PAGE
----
While referencing specific Malaysian, Chinese, and Buddhist demonic lores and their engagement with corpses, feces, and blood, Lin’s story also recalls the surrealist exploration of eroticism and the grotesque by the French avant-garde writer George Bataille (1897-1962). While perhaps only coincidentally, Bataille’s explorations into the ideas of aberrant sensuality resonate with Lin’s narrative of eroticism amidst bodily fluids, death, and transformation.11
11 George Bataille, Eroticism. Death and Sensuality, trans. Mary Dalwood (San Francisco: City Lights Books, 1986), 11. Lin’s animated story suspends us in the tension between life and death, civility and impropriety, that is similarly proposed in Bataille’s own exploration of the grotesque. According to the surrealist author, the confluence of eroticism and the grotesque questions, challenges, and even helps us to escape the strict rules defining human “civility.”12
12 Ibid. In Lin’s installation, the grotesque is replaced by the demonic, which is presented in the alleged aberrant eroticism of the sex demons. In one instance, the animation showcases the cat-demon contemplating a dead body. Intoxicated by lithium fumes, the demon is aroused and confused by death, proceeding to sensually thrust its hips and growl over the motionless and decomposing body. In the story, one lithium sex demon recounts that:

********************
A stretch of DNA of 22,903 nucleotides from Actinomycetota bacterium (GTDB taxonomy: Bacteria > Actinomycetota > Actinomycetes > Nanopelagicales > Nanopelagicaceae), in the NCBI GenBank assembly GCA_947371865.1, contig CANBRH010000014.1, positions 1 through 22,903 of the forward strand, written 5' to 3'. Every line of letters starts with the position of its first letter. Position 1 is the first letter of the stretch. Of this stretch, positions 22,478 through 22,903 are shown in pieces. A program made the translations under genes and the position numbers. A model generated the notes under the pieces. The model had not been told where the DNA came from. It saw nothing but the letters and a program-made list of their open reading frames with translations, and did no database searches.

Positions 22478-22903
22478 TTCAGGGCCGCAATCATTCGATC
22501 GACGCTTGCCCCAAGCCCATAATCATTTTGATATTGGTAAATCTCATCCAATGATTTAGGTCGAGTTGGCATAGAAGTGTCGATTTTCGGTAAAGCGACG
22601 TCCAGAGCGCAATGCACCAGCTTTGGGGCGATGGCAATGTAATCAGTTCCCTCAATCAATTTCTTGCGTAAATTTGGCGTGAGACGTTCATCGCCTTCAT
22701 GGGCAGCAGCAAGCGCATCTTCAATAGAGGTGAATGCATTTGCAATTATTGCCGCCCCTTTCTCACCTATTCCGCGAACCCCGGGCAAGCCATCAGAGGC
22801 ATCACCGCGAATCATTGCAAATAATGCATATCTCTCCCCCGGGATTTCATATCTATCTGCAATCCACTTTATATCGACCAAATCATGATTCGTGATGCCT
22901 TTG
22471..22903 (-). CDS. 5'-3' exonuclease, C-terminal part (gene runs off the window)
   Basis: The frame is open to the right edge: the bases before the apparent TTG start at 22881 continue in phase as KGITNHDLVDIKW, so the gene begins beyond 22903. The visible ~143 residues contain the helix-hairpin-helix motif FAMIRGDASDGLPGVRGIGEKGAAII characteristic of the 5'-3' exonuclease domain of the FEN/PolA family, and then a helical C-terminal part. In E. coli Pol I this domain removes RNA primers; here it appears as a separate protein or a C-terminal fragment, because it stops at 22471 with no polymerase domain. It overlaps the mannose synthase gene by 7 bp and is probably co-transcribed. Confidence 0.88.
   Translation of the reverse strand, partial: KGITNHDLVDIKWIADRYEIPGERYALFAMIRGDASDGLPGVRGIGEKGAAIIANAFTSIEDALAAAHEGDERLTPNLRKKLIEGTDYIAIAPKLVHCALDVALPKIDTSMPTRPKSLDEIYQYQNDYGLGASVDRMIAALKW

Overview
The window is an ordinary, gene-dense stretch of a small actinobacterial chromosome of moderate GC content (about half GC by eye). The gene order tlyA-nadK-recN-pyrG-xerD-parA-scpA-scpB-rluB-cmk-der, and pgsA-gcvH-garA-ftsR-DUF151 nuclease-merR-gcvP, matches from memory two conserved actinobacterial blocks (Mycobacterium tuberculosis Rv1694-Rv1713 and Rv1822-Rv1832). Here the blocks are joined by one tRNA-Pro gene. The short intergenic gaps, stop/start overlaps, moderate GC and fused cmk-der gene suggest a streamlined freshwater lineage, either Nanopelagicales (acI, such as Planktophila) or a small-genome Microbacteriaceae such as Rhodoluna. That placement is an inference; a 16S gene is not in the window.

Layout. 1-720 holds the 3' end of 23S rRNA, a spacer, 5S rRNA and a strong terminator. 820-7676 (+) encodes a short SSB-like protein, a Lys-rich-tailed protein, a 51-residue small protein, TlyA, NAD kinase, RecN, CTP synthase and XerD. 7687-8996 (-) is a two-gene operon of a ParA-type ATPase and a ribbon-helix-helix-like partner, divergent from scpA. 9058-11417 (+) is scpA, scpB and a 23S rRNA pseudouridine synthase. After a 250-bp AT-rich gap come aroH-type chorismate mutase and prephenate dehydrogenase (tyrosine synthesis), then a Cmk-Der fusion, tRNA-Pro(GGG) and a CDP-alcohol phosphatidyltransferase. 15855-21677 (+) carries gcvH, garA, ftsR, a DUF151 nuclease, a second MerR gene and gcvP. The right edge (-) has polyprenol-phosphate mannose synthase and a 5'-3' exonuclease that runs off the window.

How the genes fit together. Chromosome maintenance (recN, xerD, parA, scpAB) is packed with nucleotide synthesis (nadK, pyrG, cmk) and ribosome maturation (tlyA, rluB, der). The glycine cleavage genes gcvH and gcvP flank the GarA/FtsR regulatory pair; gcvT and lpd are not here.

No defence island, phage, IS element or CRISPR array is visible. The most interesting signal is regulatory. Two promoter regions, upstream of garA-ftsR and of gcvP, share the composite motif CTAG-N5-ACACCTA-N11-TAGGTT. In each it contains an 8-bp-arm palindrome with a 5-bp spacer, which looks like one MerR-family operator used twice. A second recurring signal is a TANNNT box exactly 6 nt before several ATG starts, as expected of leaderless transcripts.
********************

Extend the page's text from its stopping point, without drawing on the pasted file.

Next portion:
The humans use the lithium like oil, to power cars and phones and computers. The lithium steals our energy and gives it to the humans. No demon understands why or how. But we can use lithium like a time-travel device: when we eat the powder, we can slow time and enter the humans’ world. We’re not at full strength, though. And once we stop eating, the lithium fades out of our bodies; we can’t see the humans anymore and they can’t see us.13
13 Candice Lin, “My Life as a Lithium Sex Demon,” Triple Canopy, no. 28, True to Life, (August 16, 2023). https://canopycanopycanopy.com/contents/my-life-as-a-lithium-sex-demon